Olympic stadium 'to host rock concerts by July'
London's Olympic Stadium is set to be re-opened in July with a series of rock concerts, BBC London has learned.
Concert promoters were impressed by the live music at the closing ceremonies of the Olympics and Paralympics.
Final contracts are yet to be signed but the plan is for some concerts traditionally held at Hyde Park to head east.
Dennis Hone, chief executive of the London Legacy Development Corporation, said it was an "exciting" opportunity.
He said: "The exciting thing for us is that we have the opportunity to put on some major events in the park - some music events and festivals and an anniversary weekend on 27 and 28 July.
"We hope to announce the content in the coming weeks."
Hyde Park has staged rock concerts for decades but complaints about noise levels have almost doubled since 2008.
Last year Westminster Council took a decision to reduce the number of concerts every year from 13 to nine.
The council also cut the number of people who could attend events from 80,000 to 65,000 and, in some cases, to 50,000.
A spokesman for The Royal Parks confirmed that a total of eight concerts would still take place at Hyde Park this year.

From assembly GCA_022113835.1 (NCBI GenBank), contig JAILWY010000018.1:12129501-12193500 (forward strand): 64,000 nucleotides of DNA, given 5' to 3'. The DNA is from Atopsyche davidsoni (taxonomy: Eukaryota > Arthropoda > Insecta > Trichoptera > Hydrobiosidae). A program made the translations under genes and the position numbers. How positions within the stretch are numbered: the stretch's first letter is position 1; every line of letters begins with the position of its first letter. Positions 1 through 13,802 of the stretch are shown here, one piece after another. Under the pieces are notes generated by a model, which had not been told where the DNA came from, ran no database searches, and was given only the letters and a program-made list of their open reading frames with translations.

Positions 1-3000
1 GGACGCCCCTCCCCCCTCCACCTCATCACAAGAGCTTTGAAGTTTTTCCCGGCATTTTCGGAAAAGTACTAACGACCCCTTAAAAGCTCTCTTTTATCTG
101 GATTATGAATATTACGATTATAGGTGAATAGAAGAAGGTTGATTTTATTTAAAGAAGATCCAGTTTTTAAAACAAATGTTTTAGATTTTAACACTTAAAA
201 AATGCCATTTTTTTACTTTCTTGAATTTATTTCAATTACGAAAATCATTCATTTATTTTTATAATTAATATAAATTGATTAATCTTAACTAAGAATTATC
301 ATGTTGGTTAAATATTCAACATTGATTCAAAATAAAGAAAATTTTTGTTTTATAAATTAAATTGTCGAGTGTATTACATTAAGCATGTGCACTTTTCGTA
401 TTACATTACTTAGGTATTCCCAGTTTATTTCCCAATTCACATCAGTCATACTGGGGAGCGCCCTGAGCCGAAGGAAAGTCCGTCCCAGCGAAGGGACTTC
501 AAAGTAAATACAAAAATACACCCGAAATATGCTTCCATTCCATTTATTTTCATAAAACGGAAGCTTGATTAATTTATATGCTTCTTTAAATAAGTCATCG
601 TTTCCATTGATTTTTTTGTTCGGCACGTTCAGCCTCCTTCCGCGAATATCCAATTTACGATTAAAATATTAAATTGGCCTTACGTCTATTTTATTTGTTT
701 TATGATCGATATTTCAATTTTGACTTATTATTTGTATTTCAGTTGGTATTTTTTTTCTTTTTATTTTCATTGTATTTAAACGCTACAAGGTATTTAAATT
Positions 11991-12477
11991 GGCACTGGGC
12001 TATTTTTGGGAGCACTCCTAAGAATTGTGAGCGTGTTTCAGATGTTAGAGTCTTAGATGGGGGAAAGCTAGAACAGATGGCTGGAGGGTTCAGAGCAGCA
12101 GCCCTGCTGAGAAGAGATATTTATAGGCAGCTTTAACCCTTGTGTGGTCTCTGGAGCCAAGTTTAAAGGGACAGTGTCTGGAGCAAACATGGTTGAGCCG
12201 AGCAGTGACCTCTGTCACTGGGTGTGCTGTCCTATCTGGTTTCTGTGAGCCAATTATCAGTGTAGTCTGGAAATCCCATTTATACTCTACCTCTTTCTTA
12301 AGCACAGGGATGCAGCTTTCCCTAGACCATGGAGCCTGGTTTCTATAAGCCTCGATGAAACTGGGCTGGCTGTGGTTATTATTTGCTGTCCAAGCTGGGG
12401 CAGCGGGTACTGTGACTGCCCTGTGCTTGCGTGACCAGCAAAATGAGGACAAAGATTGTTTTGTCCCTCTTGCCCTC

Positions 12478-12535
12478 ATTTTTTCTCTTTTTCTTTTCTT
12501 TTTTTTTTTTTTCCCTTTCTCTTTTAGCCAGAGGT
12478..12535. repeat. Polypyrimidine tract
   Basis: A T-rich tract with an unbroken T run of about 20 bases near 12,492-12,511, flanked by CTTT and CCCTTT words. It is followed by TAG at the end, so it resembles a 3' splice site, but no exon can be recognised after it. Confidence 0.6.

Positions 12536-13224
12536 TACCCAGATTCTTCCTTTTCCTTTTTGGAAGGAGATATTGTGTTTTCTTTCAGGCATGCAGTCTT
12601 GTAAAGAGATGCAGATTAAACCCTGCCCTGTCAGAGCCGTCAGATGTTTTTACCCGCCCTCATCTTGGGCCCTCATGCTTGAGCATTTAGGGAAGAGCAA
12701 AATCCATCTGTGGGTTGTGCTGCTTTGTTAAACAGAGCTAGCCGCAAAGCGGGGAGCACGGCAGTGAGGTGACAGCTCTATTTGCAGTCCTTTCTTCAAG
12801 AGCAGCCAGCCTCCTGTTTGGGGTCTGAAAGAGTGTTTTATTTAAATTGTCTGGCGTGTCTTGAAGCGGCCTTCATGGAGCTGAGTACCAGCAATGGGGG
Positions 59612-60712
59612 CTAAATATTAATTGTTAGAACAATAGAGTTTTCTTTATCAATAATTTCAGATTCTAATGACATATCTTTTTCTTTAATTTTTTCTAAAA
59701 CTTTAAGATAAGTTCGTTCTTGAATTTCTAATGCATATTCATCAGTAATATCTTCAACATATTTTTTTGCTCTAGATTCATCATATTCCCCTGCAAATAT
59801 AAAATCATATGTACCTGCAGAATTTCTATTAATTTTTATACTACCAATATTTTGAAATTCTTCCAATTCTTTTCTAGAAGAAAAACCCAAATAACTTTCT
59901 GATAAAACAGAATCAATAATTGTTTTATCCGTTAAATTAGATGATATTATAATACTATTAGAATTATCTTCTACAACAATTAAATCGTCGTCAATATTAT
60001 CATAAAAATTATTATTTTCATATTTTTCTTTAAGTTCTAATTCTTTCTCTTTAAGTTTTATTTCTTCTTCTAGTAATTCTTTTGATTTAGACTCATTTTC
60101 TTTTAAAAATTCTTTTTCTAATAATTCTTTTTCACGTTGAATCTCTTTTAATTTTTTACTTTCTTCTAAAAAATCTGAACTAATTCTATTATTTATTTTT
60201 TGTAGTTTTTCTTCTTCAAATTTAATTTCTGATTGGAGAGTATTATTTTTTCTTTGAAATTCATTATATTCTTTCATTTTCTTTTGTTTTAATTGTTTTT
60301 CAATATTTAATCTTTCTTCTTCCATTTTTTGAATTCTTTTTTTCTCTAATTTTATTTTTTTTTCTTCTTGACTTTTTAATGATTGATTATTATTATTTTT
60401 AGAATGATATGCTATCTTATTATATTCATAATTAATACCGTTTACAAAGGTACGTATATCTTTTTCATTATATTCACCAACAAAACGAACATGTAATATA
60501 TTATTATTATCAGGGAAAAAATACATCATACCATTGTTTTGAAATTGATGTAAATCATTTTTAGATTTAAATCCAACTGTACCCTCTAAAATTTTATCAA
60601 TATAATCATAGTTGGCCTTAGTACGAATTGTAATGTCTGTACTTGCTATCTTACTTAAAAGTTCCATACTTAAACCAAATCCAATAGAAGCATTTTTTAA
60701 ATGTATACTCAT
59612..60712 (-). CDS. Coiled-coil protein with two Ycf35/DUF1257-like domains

The Olympic Stadium is expected to become a major rival to London's other major concert venues - Wembley and the 02 Arena.
The area around the stadium in the south of the park with the Aquatic Centre and Orbit Tower will not be opened fully to the public until spring 2014 but the north of the park, with the Handball Arena, waterways and parklands, will be made available to residents permanently this summer.
The indoor Handball Arena, which has been renamed the Copper Box, will be used for recreational sport such as five-a-side football and badminton as well as staging professional sports such as boxing and some indoor concerts.
Mr Hone is currently negotiating a deal for West Ham to move into the stadium, probably for the 2016-17 season after a new system of retractable seats has been fitted.
But the London Legacy Development Corporation and the Premier League club are still a long way from reaching agreement on the financial aspects of the deal because legacy chiefs want a share of any profits if West Ham's owners sell the club after moving into the stadium.
Mr Hone said he was still working hard on reaching agreement with West Ham but the corporation is exploring ways of making the stadium pay its way without football.
"The stadium is the sort of venue people want to come to. Who knows what other sports we can get in.
"If we can't get a deal with West Ham, we will make sure we can get a viable and thriving entity going forward."
A final decision on West Ham's bid to move into the stadium is expected by the end of March.